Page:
[mythtv-users] IP TV support on the agenda?

Brian J. Murrell brian at interlinx.bc.ca
Wed Jul 20 11:54:26 EDT 2005

On Wed, 2005-07-20 at 08:40 -0700, Joe Votour wrote:
> (At this point, we're kind of off-topic.)

Yeah.  But but so is >50% of the traffic on this list.  :-)

> My guess then is that you haven't tried to stream tons
> of multicast data through switches then (either
> high-end or low-end).


> Where I work, we have.  And we have found many of
> those switches to be broken, only supporting a few
> IGMP groups (no higher than 16 as I recall), or just
> not able to keep up with a full 38Mbps MPEG-2 stream. 

Then network carriers are either going to have to demand a working
product from their vendors, or switch vendors.  That some equipment does
not work with a technology does make the technology bad.  It makes good
vendors shine.

> There's apparently a few DSLAMs (for DSL) that can't
> keep up with anything close to that kind of traffic
> either.

If anything, multicast should be easier on a DSLAM than unicast x n
streams will be.  Given that a DSLAM is essentially a
multiplexor/aggregator or whatever else you want to call it:

                         |    D    |----- DSL customer 1 -----
                         |    S    |----- DSL customer 2 -----
   ---- network pipe ----|    L    |----- DSL customer 3 -----
                         |    A    |----- DSL customer 4 -----
                         |    M    |----- DSL customer n -----

Having a single stream of data on that "network pipe" which is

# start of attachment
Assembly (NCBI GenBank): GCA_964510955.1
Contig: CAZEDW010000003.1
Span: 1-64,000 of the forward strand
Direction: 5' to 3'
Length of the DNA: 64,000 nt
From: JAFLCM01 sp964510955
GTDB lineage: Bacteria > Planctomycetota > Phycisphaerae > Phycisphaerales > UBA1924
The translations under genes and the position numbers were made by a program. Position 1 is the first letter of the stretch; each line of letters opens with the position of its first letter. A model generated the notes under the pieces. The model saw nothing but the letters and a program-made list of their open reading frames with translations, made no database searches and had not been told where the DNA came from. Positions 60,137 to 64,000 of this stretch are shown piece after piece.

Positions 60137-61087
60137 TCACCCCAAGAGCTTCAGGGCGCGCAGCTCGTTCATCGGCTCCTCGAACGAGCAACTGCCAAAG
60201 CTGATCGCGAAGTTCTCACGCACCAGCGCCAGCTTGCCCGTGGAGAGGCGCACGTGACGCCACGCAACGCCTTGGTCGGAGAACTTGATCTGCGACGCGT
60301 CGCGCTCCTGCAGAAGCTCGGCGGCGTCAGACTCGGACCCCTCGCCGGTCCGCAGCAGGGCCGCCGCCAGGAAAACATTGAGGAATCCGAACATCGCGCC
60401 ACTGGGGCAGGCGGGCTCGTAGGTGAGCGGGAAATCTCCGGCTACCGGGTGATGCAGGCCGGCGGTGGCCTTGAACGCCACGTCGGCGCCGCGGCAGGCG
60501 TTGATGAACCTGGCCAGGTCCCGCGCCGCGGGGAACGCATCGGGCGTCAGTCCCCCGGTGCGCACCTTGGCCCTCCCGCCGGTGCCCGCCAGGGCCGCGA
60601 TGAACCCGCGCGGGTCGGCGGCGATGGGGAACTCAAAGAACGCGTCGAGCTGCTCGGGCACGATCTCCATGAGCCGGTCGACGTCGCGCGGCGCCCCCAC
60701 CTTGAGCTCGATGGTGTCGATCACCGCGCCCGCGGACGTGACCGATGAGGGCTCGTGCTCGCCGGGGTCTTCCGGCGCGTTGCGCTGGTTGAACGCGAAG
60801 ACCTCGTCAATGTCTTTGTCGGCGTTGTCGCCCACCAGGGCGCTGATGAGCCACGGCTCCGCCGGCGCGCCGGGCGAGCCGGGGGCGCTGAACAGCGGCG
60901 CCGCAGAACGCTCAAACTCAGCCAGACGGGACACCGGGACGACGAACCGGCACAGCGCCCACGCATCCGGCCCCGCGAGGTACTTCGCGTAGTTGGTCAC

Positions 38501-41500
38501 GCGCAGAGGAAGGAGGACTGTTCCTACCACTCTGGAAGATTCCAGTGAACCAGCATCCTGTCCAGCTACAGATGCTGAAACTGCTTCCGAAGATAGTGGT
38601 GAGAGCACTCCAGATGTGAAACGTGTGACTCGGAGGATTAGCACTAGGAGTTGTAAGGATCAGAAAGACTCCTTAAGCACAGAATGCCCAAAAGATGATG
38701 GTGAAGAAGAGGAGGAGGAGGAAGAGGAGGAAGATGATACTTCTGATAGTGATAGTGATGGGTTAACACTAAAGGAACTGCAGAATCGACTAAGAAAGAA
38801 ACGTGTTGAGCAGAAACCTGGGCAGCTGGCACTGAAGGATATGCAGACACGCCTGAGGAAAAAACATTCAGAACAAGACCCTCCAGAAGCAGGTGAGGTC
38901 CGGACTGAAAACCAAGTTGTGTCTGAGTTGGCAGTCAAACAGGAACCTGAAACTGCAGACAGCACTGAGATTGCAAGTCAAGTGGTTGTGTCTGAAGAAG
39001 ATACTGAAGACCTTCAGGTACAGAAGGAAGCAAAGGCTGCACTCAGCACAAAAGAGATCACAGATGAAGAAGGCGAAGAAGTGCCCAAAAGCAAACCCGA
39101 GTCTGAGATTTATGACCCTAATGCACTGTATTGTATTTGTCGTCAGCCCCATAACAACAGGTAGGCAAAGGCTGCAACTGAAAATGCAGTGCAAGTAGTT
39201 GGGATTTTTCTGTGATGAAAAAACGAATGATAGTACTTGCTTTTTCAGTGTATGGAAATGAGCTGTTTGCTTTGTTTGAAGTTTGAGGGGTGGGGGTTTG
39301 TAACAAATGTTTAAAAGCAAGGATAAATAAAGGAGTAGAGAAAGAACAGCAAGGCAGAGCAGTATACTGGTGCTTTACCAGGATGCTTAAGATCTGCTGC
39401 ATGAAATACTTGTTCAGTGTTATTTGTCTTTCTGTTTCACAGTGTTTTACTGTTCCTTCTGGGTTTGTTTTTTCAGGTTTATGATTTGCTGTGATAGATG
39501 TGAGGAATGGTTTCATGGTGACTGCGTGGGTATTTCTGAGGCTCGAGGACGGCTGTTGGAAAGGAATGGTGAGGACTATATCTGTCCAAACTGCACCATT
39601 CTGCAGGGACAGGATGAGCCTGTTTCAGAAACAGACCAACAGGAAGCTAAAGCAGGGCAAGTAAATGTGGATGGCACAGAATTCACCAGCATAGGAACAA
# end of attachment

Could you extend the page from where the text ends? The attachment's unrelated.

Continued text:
"replicated" in the DSLAM itself has got to be easier to handle than
having that same stream sent n number of times down the "network pipe".

This is essentially the beauty of multicast of course.  If there is
*any* device out there that should handle multicast correctly it should
be a DSLAM.  That, after-all is the last mile, where the pipe is
dedicated and no longer shared amongst users -- until we start to see
true routers at customer premises, but that's probably going to be a
niche market.  In probably most cases there is "one customer" at the end
of a DSL pipe.

> I agree that multicast is the way to go for broadcast
> TV.  But if the underlying equipment can't deliver the
> traffic, then there will be problems.

Indeed.  And demand will take care of that.

> Then again, we've also had our share of problems with
> GigaBit switches not being able to deliver a GigaBit
> of data.  But that's another story.


Customer: Can your switch actually handle a gigabit of traffic?
Vendor: A gigabit of traffic?  Sure.  Wait.  Do you mean like you mean
all in one second?  Let me get back to you on that.



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